Belfast Telegraph

Thursday 18 December 2014

Well, Well! O’Neill is predicting more woe for Celtic

Ex-fir park hero can see another cup humiliation

Charismatic: Former Portadown midfielder Colin O’Neill became a legend at Motherwell, with his stunning Scottish Cup semi-final replay goal against Celtic in 1991 voted the best ever in the club’s history by the fans
Charismatic: Former Portadown midfielder Colin O’Neill became a legend at Motherwell, with his stunning Scottish Cup semi-final replay goal against Celtic in 1991 voted the best ever in the club’s history by the fans

Colin O'Neill talks about it as if it happened just yesterday. The charismatic and controversial former Motherwell and Northern Ireland midfielder admits other details of his colourful career are sketchy in his head, but not this.

He's referring to THAT goal as Motherwell fans describe it.

They actually voted it THE number one goal in the club's history. It came in a Scottish Cup semi-final replay at Hampden against Celtic in 1991.

The score was 2-2 at the time when the ball fell to O'Neill. Over 35 yards out he unleashed a stunning shot which rocketed into the net.

Already a cult hero with the Fir Park faithful, who had labelled him Psycho for his fierce tackling, the chunky midfielder reached iconic status for Motherwell that night as they went on to win 4-2.

Twenty years on and now 47, the straight-talking O'Neill is hoping someone else in Motherwell colours can strike for glory against Celtic in Saturday's Scottish Cup final.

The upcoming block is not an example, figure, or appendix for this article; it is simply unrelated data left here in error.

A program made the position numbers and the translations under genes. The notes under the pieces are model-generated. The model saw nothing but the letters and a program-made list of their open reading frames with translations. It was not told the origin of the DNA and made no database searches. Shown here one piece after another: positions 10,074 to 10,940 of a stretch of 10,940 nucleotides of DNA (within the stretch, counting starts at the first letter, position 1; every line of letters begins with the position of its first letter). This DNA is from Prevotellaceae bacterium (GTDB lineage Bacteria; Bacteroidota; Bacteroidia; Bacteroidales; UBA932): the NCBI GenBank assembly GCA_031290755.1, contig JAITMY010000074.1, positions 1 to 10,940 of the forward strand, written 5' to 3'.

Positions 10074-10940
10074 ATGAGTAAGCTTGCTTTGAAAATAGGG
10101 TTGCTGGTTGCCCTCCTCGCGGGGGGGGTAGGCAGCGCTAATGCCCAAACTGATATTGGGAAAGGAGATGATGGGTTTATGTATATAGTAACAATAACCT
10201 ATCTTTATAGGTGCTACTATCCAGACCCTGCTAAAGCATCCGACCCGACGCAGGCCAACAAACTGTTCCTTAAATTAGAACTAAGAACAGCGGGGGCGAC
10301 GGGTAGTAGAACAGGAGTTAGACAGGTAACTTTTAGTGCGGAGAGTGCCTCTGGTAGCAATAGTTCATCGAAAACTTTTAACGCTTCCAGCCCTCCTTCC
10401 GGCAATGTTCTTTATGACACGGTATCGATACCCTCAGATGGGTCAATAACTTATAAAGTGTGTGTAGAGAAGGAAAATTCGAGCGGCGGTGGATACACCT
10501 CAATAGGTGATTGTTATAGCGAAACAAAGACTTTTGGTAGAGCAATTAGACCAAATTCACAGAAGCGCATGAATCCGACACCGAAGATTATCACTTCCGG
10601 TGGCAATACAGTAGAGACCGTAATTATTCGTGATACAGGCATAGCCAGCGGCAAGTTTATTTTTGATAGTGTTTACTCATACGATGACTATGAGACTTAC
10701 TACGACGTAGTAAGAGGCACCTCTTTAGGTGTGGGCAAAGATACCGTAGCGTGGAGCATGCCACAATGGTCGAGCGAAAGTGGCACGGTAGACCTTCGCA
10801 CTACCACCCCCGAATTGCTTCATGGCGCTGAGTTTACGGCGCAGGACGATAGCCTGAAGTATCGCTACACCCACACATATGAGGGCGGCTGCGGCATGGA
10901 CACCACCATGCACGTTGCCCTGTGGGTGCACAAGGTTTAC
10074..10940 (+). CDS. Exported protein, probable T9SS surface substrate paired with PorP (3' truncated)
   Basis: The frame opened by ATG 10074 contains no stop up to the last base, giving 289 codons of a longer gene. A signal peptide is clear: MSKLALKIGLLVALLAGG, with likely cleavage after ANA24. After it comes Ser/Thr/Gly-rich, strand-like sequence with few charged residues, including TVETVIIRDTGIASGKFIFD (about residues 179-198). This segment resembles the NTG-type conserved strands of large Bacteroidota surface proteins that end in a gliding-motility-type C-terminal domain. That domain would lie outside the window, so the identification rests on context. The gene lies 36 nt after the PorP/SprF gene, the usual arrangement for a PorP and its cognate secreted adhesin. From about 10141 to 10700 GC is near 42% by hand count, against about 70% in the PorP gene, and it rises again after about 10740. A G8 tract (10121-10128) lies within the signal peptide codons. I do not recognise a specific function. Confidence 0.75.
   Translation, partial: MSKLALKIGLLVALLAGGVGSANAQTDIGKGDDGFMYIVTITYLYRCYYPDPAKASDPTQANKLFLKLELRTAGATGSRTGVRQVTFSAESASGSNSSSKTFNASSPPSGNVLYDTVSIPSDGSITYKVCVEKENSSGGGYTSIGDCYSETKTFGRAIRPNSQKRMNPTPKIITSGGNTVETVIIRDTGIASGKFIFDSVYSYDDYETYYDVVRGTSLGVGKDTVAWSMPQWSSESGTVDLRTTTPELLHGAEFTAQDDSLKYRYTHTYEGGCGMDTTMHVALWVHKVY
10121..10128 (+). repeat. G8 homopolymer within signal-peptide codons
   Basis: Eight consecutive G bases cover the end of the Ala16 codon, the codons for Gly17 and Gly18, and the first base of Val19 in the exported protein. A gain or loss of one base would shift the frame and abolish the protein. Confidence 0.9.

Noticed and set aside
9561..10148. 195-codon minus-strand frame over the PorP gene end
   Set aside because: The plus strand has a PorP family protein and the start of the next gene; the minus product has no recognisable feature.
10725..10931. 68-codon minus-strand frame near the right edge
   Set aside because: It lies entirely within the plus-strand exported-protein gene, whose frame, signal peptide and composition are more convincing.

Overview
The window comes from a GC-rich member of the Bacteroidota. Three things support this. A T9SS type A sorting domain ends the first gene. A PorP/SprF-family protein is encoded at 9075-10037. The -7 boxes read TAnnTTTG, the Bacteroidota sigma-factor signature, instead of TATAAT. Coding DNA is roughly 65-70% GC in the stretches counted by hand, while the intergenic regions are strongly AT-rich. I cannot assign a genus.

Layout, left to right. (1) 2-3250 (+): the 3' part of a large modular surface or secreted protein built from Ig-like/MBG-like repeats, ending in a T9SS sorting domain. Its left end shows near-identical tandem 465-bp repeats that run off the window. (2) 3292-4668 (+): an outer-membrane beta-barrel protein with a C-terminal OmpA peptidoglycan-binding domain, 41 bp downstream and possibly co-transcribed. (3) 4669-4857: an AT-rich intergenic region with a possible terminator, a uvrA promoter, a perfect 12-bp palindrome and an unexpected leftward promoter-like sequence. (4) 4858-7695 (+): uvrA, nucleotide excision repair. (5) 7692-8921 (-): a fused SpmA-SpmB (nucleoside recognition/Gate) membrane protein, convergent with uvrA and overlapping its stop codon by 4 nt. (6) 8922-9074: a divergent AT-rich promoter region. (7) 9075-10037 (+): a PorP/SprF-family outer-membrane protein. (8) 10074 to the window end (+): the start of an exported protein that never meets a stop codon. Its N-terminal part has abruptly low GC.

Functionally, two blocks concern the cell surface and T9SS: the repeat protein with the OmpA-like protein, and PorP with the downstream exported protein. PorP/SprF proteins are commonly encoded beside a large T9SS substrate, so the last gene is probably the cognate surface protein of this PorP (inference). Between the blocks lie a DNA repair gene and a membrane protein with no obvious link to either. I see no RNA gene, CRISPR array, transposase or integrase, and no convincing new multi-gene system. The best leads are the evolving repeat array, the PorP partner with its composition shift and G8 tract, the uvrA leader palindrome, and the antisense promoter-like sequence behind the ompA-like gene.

He'll be at Hampden, as a guest of his old club, no doubt lapping up the cheers from their supporters, who recall his deeds from two decades ago with relish.

“We thought we had a chance of doing something special in the Scottish Cup that year after we beat Morton in a penalty shoot-out,” said O'Neill, who joined Motherwell from Portadown in 1988.

“It was 4-4 in the shoot-out and they had missed so it was up to me to win it for us. After scoring the winning penalty, I landed on the top of my neck trying to do a somersault, so perhaps that wasn't the best idea, but I was lost in the moment.

“In the semi-finals we drew with Celtic and then in the replay we were losing 2-0. We pulled it back to 2-2 setting things up for a big finish.

“I'm glad to say I stepped up to score our third goal which proved to be crucial.

“It was actually named the best goal in Motherwell's history,” adds O'Neill with a real sense of pride before joyously painting a picture of his wonder strike.

“We had a throw-in and Stevie Kirk flicked it inside to me. He told me to push it through to Nick Cusack. I thought, sod it, I'm hitting this so I did and it went into the top corner. I can still see it going in now.

“My manager Tommy McLean said to me after the match that if I had not have scored I'd have been on the boat home because Cusack was clean through!

“It was a great feeling scoring that goal. I loved it.”

After the ecstasy came agony, when he suffered a knee injury putting his appearance in the final in doubt.

O'Neill admits now that he should not have been in the